In these days of ever-shrinking attention spans, less tolerance for sales messaging and overscheduled professionals, the era of long PowerPoint presentations may be coming to an end.

Indeed, PowerPoint is designed for one-way presentations to an audience (not unlike a class lecture). The medium is even worse for using at customer advisory boards (CABs). At a CAB, discussion, feedback and brainstorming new solutions and ideas is the desired outcome. I’ve written previously about how to avoid relying on PowerPoint slides in your in-person CABs meetings, and what to do instead.

But the concepts and suggestions also apply to CAB meetings held online via today’s popular meeting platforms, such as Zoom, Webex, GoTo Meeting, Teams, etc.

As such, here are five more strategies you can use instead of relying on boring slides, focused on online CAB member engagements:

1. Use the camera feature.

Seeing all participants on camera allows everyone to view and interact with each other. And you can read body language, especially excitement and the desire to contribute.

Using the camera will help deliver livelier discussions. It will get CAB members talking to each other instead of just with the host company or session owner.

As we all know the temptation to turn off cameras in meetings, set the expectation in advance with CAB members that you will be asking everyone to use them during the meeting. You will hopefully minimizing (ideally eliminating) non-camera participants.

2. Convey planned discussion questions.

CAB meeting session owners should always convey the purpose behind why they are covering a particular subject. They should share their session goals, what they are hoping to learn and the questions they are attempting to get answered.

Stating the discussion questions at the beginning of each session is important. Be sure to write them out (even on a slide). Even better, keep them visible throughout the session (e.g. on the group chat or Q&A function) so members will stay focused on the task at hand.

For even better results, embed the questions from each session on the agenda. Send the questions to CAB members in advance of the meeting. So they will have some time to consider them beforehand and bring their responses and ideas to the discussion.

3. Arrange for member spotlights.

CAB members always want to learn from each other in meetings. They want to benchmark their own operations compared to their peers. And they want to bring actionable insights back to their own companies to use right away.

As such, it’s helpful to use one or two real-world, actual customer operations, spotlights and case studies as examples of desired concepts. Here, your CAB members themselves will lead the discussion. They will provide insights to where they’ve succeeded (or failed), and offer lessons learned and advice for others to succeed within their own operations.

Such CAB member sessions are always very well received and reviewed by CAB member participants. This session helps drive to the 80:20 interaction (CAB members speaking 80% in meetings; host company only 20%) that is the goal of every CAB engagement.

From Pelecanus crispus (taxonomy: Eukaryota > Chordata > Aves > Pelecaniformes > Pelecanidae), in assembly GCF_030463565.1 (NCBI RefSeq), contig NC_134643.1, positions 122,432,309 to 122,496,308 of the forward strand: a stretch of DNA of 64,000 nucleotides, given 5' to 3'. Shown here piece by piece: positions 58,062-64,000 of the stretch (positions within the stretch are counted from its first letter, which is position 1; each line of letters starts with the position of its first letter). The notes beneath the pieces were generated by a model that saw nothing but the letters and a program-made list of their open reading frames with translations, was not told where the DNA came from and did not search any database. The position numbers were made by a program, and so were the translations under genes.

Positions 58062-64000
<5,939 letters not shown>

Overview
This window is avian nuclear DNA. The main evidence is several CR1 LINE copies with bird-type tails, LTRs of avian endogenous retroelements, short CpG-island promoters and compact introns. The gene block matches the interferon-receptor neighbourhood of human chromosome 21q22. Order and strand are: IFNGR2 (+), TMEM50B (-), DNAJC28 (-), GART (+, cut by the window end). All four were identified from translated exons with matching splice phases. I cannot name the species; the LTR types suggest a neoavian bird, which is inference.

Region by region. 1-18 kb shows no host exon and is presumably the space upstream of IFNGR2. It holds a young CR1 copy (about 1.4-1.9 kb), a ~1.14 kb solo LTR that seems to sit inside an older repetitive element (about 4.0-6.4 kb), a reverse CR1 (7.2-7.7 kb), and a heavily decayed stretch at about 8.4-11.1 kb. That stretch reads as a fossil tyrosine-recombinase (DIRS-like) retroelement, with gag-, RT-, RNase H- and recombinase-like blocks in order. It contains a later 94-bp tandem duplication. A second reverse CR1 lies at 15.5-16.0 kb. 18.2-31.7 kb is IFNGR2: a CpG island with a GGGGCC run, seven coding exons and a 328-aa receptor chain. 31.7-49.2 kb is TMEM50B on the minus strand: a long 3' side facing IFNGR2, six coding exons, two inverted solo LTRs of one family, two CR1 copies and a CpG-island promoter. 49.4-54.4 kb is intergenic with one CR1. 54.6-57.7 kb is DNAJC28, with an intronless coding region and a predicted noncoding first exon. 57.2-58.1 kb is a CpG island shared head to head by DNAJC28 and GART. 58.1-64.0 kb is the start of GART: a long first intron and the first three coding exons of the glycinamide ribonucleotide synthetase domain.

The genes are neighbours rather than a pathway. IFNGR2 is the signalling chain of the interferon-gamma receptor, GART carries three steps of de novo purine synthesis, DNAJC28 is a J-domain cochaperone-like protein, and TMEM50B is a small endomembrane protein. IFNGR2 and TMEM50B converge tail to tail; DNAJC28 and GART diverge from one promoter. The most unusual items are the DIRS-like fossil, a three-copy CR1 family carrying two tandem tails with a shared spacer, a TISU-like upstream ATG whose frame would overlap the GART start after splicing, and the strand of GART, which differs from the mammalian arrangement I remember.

4. Avail the agenda in the meeting invitation.

With the goal of keeping CAB members engaged throughout every session, review the meeting agenda at the beginning of the discussion. Make the agenda available in the meeting invitation for quick reference. This will allow members to take a peek at timelines to know the duration of each session and when the next break will be. They will know what topics are coming next and when the meeting will end.

Be sure to stick to the meeting agenda too – don’t delay breaks or greatly extend the length of your meeting, as CAB members may inevitably have other commitments to attend to following your meeting.

5. Encourage chat and Q&A participation.

While having about a dozen CAB member participants can generate lively discussion, sometimes the conversation is so quickly flowing that it can be difficult to hear everyone on a particular topic point.

As such, encourage your CAB members to use the chat and Q&A features of your meeting platform. This will provide another way for them to be heard, provide their perspectives and get their questions in front of the group.

An additional benefit here is that these items are usually captured by the meeting platform, and help with creating the post-meeting report. (Of course, utilizing the services of an experienced, professional meeting facilitator is the best way to ensure optimal member participation and meeting success.)

In Conclusion

While slides can be a helpful tool to communicate ideas, it should never be the sole medium used with CAB members. After all, you have invested the resources to gather your customers together – either in-person or online – with the goal of collecting their feedback, desires, ideas and suggestions.

Using the tactics above will not only help deliver that to your company but, more importantly, deliver a meeting experience your CAB members will benefit from and even enjoy.

Ignite Advisory Group is the leading global authority on Customer Advisory Boards and Customer-Led Boards. Ignite’s proven methodology for managing and evolving Customer Advisory Boards includes a 4-stage process, encompassing 48 deliverables and measured by 20 metrics to deliver a clear ROI. To learn more about Ignite, visit our website, read our blogs, and follow us on LinkedIn. To find out how your company can benefit from Ignite’s CAB methodology and process, contact us today.

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